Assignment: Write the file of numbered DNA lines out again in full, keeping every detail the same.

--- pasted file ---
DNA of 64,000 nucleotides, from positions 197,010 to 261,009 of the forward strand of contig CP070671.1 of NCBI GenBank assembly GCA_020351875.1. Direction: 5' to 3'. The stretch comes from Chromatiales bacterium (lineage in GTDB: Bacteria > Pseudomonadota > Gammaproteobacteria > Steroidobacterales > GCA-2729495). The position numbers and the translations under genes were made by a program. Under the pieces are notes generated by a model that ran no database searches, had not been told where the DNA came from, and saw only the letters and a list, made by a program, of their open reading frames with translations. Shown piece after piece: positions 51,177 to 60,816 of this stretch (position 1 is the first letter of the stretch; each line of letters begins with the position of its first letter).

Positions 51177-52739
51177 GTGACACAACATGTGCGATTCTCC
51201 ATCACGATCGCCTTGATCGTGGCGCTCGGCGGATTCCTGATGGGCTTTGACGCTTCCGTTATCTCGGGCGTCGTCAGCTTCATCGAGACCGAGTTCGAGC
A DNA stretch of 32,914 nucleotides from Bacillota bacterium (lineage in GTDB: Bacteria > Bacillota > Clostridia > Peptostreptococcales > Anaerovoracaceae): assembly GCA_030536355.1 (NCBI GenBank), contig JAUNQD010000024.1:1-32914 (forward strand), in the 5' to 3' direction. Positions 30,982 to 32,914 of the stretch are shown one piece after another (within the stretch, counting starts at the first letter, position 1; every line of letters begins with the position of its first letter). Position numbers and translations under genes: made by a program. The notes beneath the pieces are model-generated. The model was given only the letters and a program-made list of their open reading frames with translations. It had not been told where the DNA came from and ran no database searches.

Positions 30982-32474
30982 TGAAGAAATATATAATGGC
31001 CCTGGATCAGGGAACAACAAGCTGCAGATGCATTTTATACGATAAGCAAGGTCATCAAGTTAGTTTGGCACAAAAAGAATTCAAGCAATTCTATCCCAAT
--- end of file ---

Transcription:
DNA of 64,000 nucleotides, from positions 197,010 to 261,009 of the forward strand of contig CP070671.1 of NCBI GenBank assembly GCA_020351875.1. Direction: 5' to 3'. The stretch comes from Chromatiales bacterium (lineage in GTDB: Bacteria > Pseudomonadota > Gammaproteobacteria > Steroidobacterales > GCA-2729495). The position numbers and the translations under genes were made by a program. Under the pieces are notes generated by a model that ran no database searches, had not been told where the DNA came from, and saw only the letters and a list, made by a program, of their open reading frames with translations. Shown piece after piece: positions 51,177 to 60,816 of this stretch (position 1 is the first letter of the stretch; each line of letters begins with the position of its first letter).

Positions 51177-52739
51177 GTGACACAACATGTGCGATTCTCC
51201 ATCACGATCGCCTTGATCGTGGCGCTCGGCGGATTCCTGATGGGCTTTGACGCTTCCGTTATCTCGGGCGTCGTCAGCTTCATCGAGACCGAGTTCGAGC
A DNA stretch of 32,914 nucleotides from Bacillota bacterium (lineage in GTDB: Bacteria > Bacillota > Clostridia > Peptostreptococcales > Anaerovoracaceae): assembly GCA_030536355.1 (NCBI GenBank), contig JAUNQD010000024.1:1-32914 (forward strand), in the 5' to 3' direction. Positions 30,982 to 32,914 of the stretch are shown one piece after another (within the stretch, counting starts at the first letter, position 1; every line of letters begins with the position of its first letter). Position numbers and translations under genes: made by a program. The notes beneath the pieces are model-generated. The model was given only the letters and a program-made list of their open reading frames with translations. It had not been told where the DNA came from and ran no database searches.

Positions 30982-32474
30982 TGAAGAAATATATAATGGC
31001 CCTGGATCAGGGAACAACAAGCTGCAGATGCATTTTATACGATAAGCAAGGTCATCAAGTTAGTTTGGCACAAAAAGAATTCAAGCAATTCTATCCCAAT